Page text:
Rep. Billy Tauzin (R-LA), who chairs the House Energy and Commerce Committee, held a meeting in late October on how to speed up the DTV transition. In attendance were Rep. John Dingell (D-MI), Rep. Fred Upton (R-MI), chair of the House Telecommunications and Internet Subcommittee, and Rep. Edward Markey (D-MA).
The broadcast industry was represented by NAB president Edward Fritts, NCTA president Robert Sachs, CEA president Gary Shapiro, the president of the Motion Picture Association of America, Jack Valenti, and former FCC head Richard Wiley.
According to Tauzin's spokesperson, Ken Johnson, the group discussed a wide range of issues, including digital must-carry, the transition deadline and copy protection, and will meet again in a few weeks to offer specific suggestions for broadcasters and to discuss Congress' role in the transition.
In 1997, Markey set a time frame of January 2002 for TV sets to have the capability to display digital signals. With the new impetus, the time frame might pack more weight, allowing consumers to reap the benefits of the superior digital technology.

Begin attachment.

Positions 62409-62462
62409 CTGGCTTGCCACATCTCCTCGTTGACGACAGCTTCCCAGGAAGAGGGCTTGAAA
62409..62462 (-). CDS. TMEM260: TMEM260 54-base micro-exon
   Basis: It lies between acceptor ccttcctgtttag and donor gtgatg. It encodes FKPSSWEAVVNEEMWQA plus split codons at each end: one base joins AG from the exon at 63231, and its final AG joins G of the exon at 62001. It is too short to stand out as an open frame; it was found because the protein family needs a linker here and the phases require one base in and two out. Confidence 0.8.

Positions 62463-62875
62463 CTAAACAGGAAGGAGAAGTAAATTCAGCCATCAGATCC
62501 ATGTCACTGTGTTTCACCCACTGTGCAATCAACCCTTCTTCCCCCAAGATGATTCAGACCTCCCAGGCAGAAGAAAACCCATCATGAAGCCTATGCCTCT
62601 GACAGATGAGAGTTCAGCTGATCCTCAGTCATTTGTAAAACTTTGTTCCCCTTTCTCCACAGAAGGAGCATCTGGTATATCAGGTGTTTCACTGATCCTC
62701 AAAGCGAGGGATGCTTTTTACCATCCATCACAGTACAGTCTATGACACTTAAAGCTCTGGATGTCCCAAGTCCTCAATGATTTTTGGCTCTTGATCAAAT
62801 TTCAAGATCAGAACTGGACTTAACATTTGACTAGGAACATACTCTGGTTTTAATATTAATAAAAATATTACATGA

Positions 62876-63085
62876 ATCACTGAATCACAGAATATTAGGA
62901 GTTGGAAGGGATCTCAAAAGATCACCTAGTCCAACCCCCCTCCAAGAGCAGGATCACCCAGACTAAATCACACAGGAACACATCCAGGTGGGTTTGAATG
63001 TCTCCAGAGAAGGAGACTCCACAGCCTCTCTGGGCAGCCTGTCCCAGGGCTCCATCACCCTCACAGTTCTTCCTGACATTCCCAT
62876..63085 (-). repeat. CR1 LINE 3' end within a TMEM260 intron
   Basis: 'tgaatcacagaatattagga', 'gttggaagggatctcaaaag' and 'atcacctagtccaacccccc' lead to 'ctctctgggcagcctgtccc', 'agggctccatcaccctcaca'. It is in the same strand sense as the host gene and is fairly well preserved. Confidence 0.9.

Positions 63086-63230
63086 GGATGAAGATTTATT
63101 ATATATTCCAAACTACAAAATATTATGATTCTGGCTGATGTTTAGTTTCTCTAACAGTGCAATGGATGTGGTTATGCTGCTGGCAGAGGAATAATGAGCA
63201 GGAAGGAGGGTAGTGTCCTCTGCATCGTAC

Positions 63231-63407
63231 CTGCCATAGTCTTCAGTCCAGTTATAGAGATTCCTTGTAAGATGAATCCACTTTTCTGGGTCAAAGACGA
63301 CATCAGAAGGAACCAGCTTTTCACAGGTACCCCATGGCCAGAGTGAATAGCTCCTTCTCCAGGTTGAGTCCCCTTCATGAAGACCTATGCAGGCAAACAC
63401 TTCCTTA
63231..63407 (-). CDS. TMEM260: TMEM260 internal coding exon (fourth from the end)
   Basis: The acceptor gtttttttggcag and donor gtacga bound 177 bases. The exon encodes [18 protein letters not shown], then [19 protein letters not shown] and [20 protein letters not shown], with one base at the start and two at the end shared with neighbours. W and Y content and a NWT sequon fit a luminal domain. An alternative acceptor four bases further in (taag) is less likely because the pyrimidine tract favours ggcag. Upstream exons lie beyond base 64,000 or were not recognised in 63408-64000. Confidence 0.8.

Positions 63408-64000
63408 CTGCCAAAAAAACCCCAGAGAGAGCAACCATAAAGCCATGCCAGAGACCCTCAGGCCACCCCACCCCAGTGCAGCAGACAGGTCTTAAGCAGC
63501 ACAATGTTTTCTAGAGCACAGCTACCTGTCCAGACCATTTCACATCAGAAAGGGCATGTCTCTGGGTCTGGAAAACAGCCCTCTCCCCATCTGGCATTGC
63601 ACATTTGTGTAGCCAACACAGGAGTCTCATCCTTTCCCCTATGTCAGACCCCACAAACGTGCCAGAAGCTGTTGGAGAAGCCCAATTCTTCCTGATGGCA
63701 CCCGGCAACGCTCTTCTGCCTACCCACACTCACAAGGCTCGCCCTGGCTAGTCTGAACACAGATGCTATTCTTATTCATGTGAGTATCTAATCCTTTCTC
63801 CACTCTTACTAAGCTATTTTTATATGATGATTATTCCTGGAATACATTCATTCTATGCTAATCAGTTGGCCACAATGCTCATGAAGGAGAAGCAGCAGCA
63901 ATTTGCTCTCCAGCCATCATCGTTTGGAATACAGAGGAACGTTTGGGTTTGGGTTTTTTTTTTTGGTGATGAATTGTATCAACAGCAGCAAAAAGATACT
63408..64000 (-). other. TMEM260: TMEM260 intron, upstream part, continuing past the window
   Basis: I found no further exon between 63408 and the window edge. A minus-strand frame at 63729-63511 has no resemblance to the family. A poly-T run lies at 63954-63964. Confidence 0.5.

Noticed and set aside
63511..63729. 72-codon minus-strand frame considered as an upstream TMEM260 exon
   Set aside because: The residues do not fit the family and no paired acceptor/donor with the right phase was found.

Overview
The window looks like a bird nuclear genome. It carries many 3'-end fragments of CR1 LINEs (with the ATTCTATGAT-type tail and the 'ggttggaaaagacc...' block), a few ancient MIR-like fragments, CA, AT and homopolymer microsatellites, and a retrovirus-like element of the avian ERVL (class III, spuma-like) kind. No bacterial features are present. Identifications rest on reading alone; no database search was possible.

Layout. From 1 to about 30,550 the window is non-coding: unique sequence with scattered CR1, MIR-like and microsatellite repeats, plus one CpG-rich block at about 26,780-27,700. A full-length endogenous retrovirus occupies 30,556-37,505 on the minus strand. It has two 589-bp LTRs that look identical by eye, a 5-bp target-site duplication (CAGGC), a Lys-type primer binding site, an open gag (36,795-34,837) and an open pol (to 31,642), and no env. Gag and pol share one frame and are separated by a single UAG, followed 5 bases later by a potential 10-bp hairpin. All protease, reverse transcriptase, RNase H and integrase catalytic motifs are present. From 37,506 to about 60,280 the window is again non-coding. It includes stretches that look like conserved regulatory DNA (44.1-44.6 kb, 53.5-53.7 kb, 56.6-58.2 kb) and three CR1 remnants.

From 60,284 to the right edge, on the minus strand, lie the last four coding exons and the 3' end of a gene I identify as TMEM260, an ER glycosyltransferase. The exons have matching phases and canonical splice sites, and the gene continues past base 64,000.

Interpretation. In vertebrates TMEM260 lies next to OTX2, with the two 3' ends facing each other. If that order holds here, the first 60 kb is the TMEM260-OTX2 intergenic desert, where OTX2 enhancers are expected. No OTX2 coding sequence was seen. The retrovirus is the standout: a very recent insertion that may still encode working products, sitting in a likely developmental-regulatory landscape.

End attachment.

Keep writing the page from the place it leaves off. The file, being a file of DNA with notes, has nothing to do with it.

FCC Chairman Michael Powell said, “The DTV transition is a massive and complex undertaking. Although I'm often asked what the FCC is going to do to ‘fix’ the DTV transition, I believe that a big part of the problem is the unrealistic expectations set by the 2006 target date for return of the analog spectrum.” This is unlikely to hold much weight with many on Capitol Hill.
The FCC has established a task force headed by Mass Media Bureau Associate Chief Rick Chessen in an effort to kick-start the seemingly stalemated transition. The task force is charged with reviewing the ongoing transition to DTV and making recommendations to the commission concerning priorities to facilitate the transition and promote the rapid recovery of broadcast spectrum for other uses.
Joining Chessen will be members from the Cable Bureau, the Mass Media Bureau (MMB), the Office of Engineering & Technology, and the Office of Plans & Policy (OPP). An ad hoc advisory group, consisting of FCC staff from the Consumer Information Bureau, the Office of the General Counsel, the MMB, the OPP, and the International Bureau, was created to assist the task force. The key member missing is a real-world broadcaster!
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